But Willy’s is not the only hero’s journey being examined. Larkin brings a layered sensitivity to the challenging role of Biff, a man with his own yearning to overcome his adversity and live on the land in opposition to his father’s expectations that be also become a businessman. However, the most powerful performance is probably that of Angie Milliken as Linda Lomen, Willy’s emotionally-supportive but worn-down wife, trying desperately to at-once understand and help her doomed husband. Her resolute monologue defense of her husband’s character to their children is moving enough to hold the entire absorbed Playhouse Theatre audience in her grasp. Despite such dramatic moments, however, the production is not all dourness as suggested by its title, with some light moments and comedy serving to alleviate sombre scenes.


As the company’s Artistic Director Sam Strong notes in the show’s program notes, “Death of a Salesman” speaks across time to the love and lies at the centre of families. And this character universality is at the core of the success of this production. While there is criticism of American capitalism evident, its currency comes more from its every-man human themes of triumphs and disappointments. It is a long show, as classics often are, but this is because it has so much to say, beyond just its portrait of the promise of ‘the west’ and the Great American Dream that appears in so many of its culture’s literary classics.


Just as Willy believes that success is defined by money and reputation (“the only thing you’ve got in this world is what you can sell,” “be liked and you will never want”, he says), the currency of likeability and stories of self-promotion that form the fabric of his life represent the essence of people’s modern online selves, meaning that in 2019, as much as ever, the play still has much to say about the idea of self-perception. Yet while this theme offers resonance it doesn’t overwhelm the play’s essential story. Jason Klarwein’s direction is one of command, but also restraint, in not trying to force the play to be something it is not. And so, its celebration of the old style magic of theatre makes this monumental first installment in the company’s Season of Dreamers, one to which attention must be paid.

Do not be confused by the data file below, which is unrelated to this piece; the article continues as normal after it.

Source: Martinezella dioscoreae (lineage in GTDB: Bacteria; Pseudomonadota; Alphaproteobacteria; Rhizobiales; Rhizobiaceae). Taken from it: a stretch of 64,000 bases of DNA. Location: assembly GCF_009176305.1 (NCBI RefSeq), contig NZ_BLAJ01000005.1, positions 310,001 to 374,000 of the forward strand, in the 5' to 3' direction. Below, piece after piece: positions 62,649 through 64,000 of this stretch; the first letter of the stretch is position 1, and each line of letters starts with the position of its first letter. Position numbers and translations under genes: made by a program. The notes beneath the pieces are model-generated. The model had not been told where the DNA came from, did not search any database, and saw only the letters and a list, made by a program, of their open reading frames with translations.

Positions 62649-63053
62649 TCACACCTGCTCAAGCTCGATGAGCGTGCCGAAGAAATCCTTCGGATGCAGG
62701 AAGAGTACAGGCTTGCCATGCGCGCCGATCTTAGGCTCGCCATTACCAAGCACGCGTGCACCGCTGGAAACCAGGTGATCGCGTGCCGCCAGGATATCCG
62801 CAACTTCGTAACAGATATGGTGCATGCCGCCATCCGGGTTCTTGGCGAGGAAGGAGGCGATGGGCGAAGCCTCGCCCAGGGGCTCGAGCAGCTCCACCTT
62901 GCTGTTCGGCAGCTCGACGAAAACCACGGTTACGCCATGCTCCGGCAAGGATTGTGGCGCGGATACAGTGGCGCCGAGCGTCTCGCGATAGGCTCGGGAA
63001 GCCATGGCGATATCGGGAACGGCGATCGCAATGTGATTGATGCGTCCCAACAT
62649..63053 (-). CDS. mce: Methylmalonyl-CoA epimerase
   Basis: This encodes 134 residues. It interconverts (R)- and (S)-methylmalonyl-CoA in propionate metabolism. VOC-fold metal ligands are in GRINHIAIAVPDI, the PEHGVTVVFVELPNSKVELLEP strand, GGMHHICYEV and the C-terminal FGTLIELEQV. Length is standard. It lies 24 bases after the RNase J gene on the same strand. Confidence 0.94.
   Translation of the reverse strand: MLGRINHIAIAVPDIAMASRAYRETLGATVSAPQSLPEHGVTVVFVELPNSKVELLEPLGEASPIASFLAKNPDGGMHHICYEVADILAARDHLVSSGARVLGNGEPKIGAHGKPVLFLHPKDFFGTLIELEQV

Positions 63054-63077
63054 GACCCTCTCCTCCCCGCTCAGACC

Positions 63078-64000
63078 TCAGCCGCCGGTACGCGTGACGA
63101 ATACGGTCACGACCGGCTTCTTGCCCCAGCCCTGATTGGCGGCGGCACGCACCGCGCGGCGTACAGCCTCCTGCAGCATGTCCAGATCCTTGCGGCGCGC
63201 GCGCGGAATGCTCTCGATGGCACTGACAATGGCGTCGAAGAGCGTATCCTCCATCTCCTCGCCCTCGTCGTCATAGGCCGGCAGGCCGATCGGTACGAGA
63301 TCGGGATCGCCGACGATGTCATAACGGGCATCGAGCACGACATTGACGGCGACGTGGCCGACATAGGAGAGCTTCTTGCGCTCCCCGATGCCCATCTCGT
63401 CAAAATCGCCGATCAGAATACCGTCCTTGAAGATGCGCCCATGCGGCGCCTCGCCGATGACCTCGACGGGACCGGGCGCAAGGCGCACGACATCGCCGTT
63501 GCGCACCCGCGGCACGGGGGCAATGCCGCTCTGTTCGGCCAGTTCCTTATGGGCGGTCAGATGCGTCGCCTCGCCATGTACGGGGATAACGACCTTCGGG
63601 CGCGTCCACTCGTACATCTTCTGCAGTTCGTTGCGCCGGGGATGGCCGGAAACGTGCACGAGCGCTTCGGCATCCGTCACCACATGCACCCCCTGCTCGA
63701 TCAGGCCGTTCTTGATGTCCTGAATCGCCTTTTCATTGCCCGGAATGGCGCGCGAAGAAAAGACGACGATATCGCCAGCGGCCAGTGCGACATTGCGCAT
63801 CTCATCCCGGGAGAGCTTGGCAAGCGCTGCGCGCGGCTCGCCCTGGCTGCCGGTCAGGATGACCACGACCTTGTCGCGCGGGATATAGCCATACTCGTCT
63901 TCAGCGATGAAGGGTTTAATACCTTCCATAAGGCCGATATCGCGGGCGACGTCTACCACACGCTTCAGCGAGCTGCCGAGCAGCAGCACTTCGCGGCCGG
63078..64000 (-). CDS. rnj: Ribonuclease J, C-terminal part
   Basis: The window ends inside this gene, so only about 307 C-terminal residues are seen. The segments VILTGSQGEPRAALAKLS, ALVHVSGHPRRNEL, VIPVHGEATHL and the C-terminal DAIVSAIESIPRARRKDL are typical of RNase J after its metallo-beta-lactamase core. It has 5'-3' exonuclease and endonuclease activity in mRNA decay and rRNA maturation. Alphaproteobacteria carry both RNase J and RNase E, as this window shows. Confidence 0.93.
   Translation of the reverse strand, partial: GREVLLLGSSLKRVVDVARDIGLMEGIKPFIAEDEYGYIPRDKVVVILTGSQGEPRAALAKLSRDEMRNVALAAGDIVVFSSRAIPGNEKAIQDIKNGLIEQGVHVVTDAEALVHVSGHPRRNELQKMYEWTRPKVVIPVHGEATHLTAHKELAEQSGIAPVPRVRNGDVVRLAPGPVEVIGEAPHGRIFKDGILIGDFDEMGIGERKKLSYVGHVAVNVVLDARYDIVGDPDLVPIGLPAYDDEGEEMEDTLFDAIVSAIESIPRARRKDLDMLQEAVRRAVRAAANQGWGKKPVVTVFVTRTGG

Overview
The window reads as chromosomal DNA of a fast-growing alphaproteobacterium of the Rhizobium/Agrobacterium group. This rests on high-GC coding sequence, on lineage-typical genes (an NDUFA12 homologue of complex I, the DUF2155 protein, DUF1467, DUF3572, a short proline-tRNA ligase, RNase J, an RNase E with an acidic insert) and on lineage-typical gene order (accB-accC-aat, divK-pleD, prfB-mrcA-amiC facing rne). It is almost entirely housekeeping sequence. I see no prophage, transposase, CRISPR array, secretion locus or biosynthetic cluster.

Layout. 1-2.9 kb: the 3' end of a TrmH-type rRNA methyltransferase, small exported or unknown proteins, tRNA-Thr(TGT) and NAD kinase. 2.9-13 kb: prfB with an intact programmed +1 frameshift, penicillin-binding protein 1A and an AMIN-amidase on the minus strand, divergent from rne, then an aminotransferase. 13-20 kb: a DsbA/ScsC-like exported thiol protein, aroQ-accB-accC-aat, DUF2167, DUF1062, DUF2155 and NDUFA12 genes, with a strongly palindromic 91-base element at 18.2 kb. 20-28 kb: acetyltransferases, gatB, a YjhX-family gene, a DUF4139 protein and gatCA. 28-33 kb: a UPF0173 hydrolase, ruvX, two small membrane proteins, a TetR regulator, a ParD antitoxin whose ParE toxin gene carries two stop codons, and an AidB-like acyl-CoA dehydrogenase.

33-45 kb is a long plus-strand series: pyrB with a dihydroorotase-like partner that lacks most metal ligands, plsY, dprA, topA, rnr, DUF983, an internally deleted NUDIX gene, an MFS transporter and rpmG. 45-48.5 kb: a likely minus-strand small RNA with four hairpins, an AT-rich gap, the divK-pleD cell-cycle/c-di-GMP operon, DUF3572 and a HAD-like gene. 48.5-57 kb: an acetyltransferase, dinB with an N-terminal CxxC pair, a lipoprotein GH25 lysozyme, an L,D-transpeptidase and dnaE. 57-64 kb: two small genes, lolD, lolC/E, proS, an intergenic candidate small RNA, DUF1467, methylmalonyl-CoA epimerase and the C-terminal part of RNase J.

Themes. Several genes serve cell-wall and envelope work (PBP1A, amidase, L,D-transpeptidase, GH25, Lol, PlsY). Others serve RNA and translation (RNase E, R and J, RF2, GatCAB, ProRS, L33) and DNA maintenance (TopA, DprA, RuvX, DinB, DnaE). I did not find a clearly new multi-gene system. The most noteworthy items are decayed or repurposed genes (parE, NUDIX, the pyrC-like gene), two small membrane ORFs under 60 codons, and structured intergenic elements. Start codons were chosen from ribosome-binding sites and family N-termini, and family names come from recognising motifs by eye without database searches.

Truth on trial

The Crucible

Brisbane Arts Theatre

April 7 – 19 May

A crucible is a vessel in which substances are heated to high temperatures; when impure elements are melted away, only the pure parts remain. Metaphorically speaking, it therefore represents the perfect titular description for American playwright Arthur Miller’s award-winning classic “The Crucible”, a play which was itself written as an extended metaphor of the hysteria of McCarthyism in post-World War Two America, during which, in fear of communist influence on American institutions, government officials accused countless supposed sympathisers of subversion or treason without proper regard for evidence. (Miller himself was questioned by the House of Representatives’ Committee on Un-American Activities and convicted of contempt for his refusal to name others).

The allegorical work is a partially fictionalised narrative that tells of the witch trials that occurred in the isolated theoretic society of Salem, Massachusetts in the late 17th century. The Puritan town’s minister Reverend Parris (Greg Scurr) is shocked to discover his daughter Betty (Sarah Willson), niece Abigail Williams (Claire Argente) and their friends dancing in the forest with his Barbados Slave Tituba (Jessica Meyer). When Betty faints in fright and will not wake, rumours of witchcraft spread throughout the town. While the townsfolk succumb to the sparked hysteria as, one by one, innocent residents are condemned to death, the audience is acutely aware that the pretence stems for Abigail’s desire to be with her former employer and lover John Proctor (Reagan Warner) and want for revenge upon his wife Elizabeth (Elizabeth Best).